Patent Landscape Study on Artificial Retina
Patent Landscape Study on Artificial Retina: In 1929, Otfrid Foerster, a German neurologist discovered that electrical stimulation of visual pathways can be perceived as light or phosphenes. We have come a long way from that discovery. Now, we have retinal prosthesis available in the market that stimulates the retinal layer of eye to produce vision in blinds. Such device includes Argus® II, which received CE (Conformité Européenne) marking in 2011 and FDA approval in 2013; and Alpha-IMS, a photovoltaic-based retinal prosthesis which obtained its CE marking in July 2013.
Artificial Retina can be used to vision to the subject suffering from retinal diseases like Age-Related Macular Degeneration (AMD) and Retinitis Pigmentosa (RP), which causes blindness by degeneration of photoreceptor cells in the outer layer of the retina. Artificial Retinas are based on the principle that electrical stimulation of the retinal layer yields visual sensation. Electrical stimulation is achieved either by an array of micro-electrodes or micro-photodiodes. Retinal implants are categorized into three categories based on the region of their placements. These regions are:
- Epi-retinal (on the retina)
- Sub-retinal (behind the retina)
- Suprachoroidal (between the sclera and the choroid)
The artificial retina market is expected to grow US$102.9 million by 2023 at a CAGR of 2.1%. Key factors driving the growth of this technology include increasing cases of vision impairments, growing health expenditures and in partial success of cochlear implants. Hence proving that humans can regain significant sensory function with limited input. As per World Health Organisation, age-related macular degeneration is the third ranked cause of impaired vision. Approximately 5% of blindness globally is due to AMD. It is estimated that globally 196 million people will have AMD in 2020, increasing to 288 million in 2040. RP was prevalent among 1.5 million worldwide in 2014.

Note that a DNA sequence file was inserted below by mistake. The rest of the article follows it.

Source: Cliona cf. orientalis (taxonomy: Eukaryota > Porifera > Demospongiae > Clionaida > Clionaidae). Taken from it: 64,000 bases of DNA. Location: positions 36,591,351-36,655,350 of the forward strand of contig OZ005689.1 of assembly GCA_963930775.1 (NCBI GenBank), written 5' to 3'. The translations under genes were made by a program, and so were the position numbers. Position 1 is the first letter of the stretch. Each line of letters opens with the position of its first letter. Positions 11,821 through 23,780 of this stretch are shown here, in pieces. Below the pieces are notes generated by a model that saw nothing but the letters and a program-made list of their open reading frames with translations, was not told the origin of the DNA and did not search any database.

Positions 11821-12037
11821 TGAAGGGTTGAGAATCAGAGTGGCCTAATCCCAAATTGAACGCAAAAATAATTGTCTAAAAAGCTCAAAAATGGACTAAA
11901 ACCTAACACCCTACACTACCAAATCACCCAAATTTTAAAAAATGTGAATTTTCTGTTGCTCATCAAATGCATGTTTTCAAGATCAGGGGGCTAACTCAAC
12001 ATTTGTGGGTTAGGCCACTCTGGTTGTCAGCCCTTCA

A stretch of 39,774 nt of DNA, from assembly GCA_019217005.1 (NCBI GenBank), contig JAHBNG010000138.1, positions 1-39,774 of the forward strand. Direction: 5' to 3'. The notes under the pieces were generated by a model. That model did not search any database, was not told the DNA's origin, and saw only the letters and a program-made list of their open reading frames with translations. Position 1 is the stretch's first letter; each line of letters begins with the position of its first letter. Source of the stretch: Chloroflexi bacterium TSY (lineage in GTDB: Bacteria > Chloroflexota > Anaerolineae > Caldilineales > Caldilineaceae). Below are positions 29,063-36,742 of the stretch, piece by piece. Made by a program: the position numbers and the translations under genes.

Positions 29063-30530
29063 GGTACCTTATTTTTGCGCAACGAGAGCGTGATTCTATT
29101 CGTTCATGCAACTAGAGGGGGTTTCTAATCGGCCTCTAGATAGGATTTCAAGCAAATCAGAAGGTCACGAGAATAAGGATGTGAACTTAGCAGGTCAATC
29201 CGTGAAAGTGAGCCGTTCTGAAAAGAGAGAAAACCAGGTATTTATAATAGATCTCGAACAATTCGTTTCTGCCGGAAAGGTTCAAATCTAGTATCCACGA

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Patent Landscape Study on Artificial Retina
Patent filing in this domain is increasing at an average growth rate of 14.1% per year, with more than 1/3rd of the total patents being filed after 2010. United States is the leading research country in this domain, followed by China, Japan and Germany; with China being a new entrant in this technology as it started patent filing in the last decade only. Key players working in this artificial retina domain include:
- Second Sight
- Nano Retina
- Retina Implant
- Pixium Vision
- Bionics Institute Australia
- Newsouth Innovations
Key Patents With Forward Citations
Patents mentioned below possess forward citations at whooping number of 300 or more that shows their significance impact on this particular field!
Recent Trends in Artificial Retina
Initial patent filing in the domain focused mainly on creating various configuration of retinal prosthesis and placement of these systems in various regions of the eye for proper stimulation of neural nerves. Patents disclosing about a retinal prosthesis which allow for nutrient flow through them were also filed before the year 2000.